Transposon tagging is a very useful tool for insertional mutagenesis and gene cloning. Transposons can be employed to tag genes both in Procaryota and Eucaryota. The aim of this project is to obtain an A. nidulans mutant with a suppression of proline auxotrophy by using a heterologous transposon Impala from Fusarium oxysporum. A.nidulans initially strain was a mutant in proA gene, thus it had a pro- phenotype. Using transposon mutagenesis we obtained a suX(pro) mutant which, in spite of mutation in proA gene, was able to grow on a medium without proline. Inverse PCR method was used for amplification of tagged gene. The suX(pro) gene was amplified together with upstream and downstream regions. Further it was cloned on plasmid vector and sequenced. An open reading frame of 1335bp was identified. It contains one putative intron (92bp) into which the Impala element has been transposed. The putative product of the suX(pro) gene is a protein of 259 amino acids residues. This protein comprises two conservative RRM domains (RNA recognition motif), each of them contains two RNP-SC regions (ribonucleoprotein consensus sequence). Proteins comprising RRM domains play a crucial role in posttranscriptional regulation of gene expression at the level of poliadenylation, splicing, transport of mRNAs from nucleus to cytoplasm and in mRNAs stabilization.

174. Functional analysis of the positive-acting sulfur regulator MetR of A. oryzae. Genryou Umitsuki1, Motoaki Sano2, Osamu Hatamoto1, Seiichi Hara1, Tsutomu Masuda1, Masayuki Machida2. 1Noda Institute for Scientific Research, Noda, Chiba 278-0037, Japan. 2Research Center for Glycoscience, National Institute of Advanced Industrial Science and Technology (AIST), Tsukuba, Ibaraki, 305-8566, Japan.)

A. oryzae, one of the koji mold species, has been used to produce fermented foods such as soy sauce, miso, and sake. In order to breed the improved A. oryzae strains and to optimize the production process of fermented foods, an understanding of various gene regulation systems of A. oryzae is of great importance. Analyses of the mechanisms of carbon catabolite repression and the regulation of the nitrogen assimilation genes are under progress. On the other hand, little is known about the regulation of the sulfur assimilation genes in A. oryzae. We have cloned metR gene encoding MetR protein from A. oryzae, which is homologous to the positive-acting sulfur regulators MetR of A. nidulans and CYS3 of N. crassa. Electrophoretic mobility shift assay revealed the specific binding of A. oryzae MetR to a particular sequence of a DNA fragment in vitro. An A. oryzae strain that expressed metR gene under the control of amyB promoter was made and characterized. This strain showed derepression of arylsulfatase, which is known as one of the sulfur-repressed gene products. This strain also showed higher extracellular protease activity than the parental strain. These results suggest that A. oryzae MetR is a positive-acting sulfur regulator responsible to the induction of extracellular protease expression by the limitation of sulfur source in the medium.

175. A putative Aspergillus nidulans transcriptional regulator from a MADS-box family. Agnieszka Dzikowska, Joanna Empel, Rafal Tomecki and Piotr Weglenski. Department of Genetics, Warsaw University, Warsaw, Poland

The arginine catabolism gene otaA coding for ornithine transaminase (OTAse), is specifically induced by arginine. This induction depends on two elements: the Zn2C6 transcriptional activator - product of the arcA gene and specific target in the promoter of otaA gene. In the otaA promoter we have identified sequences responsible for arginine induction (AnUASarg). Deletions within AnUASarg result in non-inducibility of OTAse by arginine in vivo. Moreover, the expression of otaA carrying deletions within AnUASarg is not activated by the ARCAd47 super-activator althougharcAd47 is a dominant constitutive mutation resulting in an elevated level of arginase and OTAse activity in a wild type strain. The AnUASarg sequence is very similar to Saccharomyces cerevisiae UASarg, a sequence present in the promoters of arginine metabolism genes that is a target for a complex of Zn2C6 activator (ArgRIIp) with two transcriptional regulators from a MADS-box family (McmIp and ArgRIp). We have identified in CEREON A. nidulans sequence database a MADS-box domain which is almost the same as McmIp domain. The A. nidulans domain was amplified by PCR and the gene was cloned from Aspergillus Minimal Compressed Library (FGSC).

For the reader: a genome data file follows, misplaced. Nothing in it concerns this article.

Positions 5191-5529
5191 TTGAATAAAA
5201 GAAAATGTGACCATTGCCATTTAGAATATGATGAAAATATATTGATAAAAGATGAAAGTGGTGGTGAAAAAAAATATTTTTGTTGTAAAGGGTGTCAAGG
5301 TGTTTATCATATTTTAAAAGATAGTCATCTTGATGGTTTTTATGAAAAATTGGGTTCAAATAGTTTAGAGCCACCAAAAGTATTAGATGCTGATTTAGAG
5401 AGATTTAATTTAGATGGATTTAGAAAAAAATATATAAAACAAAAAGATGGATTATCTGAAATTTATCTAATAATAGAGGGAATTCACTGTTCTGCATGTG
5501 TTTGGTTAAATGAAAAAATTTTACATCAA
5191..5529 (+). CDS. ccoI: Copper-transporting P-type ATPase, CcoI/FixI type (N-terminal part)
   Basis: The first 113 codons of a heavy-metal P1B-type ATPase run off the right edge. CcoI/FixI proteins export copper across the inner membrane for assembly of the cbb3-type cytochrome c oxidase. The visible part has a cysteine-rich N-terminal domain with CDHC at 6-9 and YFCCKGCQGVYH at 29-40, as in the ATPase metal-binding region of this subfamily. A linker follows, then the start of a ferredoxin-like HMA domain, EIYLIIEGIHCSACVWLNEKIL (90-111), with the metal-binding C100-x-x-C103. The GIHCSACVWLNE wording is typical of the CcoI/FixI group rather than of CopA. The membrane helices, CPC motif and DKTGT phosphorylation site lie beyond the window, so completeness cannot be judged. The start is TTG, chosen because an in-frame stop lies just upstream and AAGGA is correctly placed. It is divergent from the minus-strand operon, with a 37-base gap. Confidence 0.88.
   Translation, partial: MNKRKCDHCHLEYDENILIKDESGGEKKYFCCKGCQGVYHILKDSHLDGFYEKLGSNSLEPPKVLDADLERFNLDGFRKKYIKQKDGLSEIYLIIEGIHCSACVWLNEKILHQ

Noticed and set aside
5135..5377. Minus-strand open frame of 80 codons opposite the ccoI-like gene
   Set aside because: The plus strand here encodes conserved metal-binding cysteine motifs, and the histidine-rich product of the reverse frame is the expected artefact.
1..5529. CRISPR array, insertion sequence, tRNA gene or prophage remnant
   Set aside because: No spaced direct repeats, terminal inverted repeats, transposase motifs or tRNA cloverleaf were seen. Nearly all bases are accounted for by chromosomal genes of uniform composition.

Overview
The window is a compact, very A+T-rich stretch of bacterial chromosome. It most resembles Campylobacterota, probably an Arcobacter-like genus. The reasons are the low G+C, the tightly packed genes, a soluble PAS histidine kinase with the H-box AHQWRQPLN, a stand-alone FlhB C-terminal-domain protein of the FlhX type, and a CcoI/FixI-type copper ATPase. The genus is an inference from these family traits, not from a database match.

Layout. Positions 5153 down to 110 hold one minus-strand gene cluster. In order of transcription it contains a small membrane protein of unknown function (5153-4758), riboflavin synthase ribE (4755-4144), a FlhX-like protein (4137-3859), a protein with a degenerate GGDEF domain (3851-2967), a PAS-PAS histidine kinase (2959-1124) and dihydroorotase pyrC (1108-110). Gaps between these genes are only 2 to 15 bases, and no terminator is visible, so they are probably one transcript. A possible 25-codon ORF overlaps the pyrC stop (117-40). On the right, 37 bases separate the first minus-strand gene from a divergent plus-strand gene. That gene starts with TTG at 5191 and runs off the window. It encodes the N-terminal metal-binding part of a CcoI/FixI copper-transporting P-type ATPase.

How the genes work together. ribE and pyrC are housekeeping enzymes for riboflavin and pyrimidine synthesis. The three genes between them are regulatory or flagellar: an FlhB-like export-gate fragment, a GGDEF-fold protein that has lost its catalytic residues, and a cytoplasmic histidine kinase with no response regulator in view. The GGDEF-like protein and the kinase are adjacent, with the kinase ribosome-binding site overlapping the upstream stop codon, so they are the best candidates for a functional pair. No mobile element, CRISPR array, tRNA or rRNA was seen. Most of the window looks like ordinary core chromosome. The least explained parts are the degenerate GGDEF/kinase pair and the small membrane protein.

176. Functional analysis of Aspergillus oryzae XlnR and upregulation of its target gene expression. Junichiro Marui1, Noriyuki Kitamoto2, Masashi Kato1, Tetsuo Kobayashi1 and Norihiro Tsukagoshi1. 1Nagoya University, 2Aichi Industrial Technology Institute, Japan.

Aspergillus oryzae has been widely utilized for production of various enzymes of industrial interest because of their high productivity. A. oryzae XlnR was isolated as a transcriptional activator of the major xylanase gene, xynF1. To examine the spectrum of the xylanolytic and cellulolytic genes under the control of XlnR, their expression in an A. oryzae wild type strain, a xlnR disruptant and a xlnR overexpressed strain was analyzed by Northern blotting. XlnR directed expression of at least four xylanolytic and four cellulolytic genes when induced by xylan and xylose. Moreover, XlnR was newly found to mediate the cellulose-dependent expression of the xylanolytic genes as well as the cellulolytic genes in A. oryzae. This was further confirmed by monitoring beta-galactosidase activity in transformants carrying the authentic or mutated xynF1 promoter controlled lacZ gene grown on cellulose. The xynF1 gene contains two different affinity binding sequences for XlnR and one analogous sequence in a short promoter region. The high affinity binding sequence, 5'-GGCTAA-3', was approximately 8 times more effective in induction of the xynF1 gene than the low affinity binding sequence, 5'-GGCTGA-3', which exhibits approximately 10 times lower affinity compared to the higher affinity sequence. Promoter activity of the xynF1 gene was upregulated up to 2.8-fold by mutating both the lower affinity binding sequence and the analogous sequence to the higher affinity binding sequence.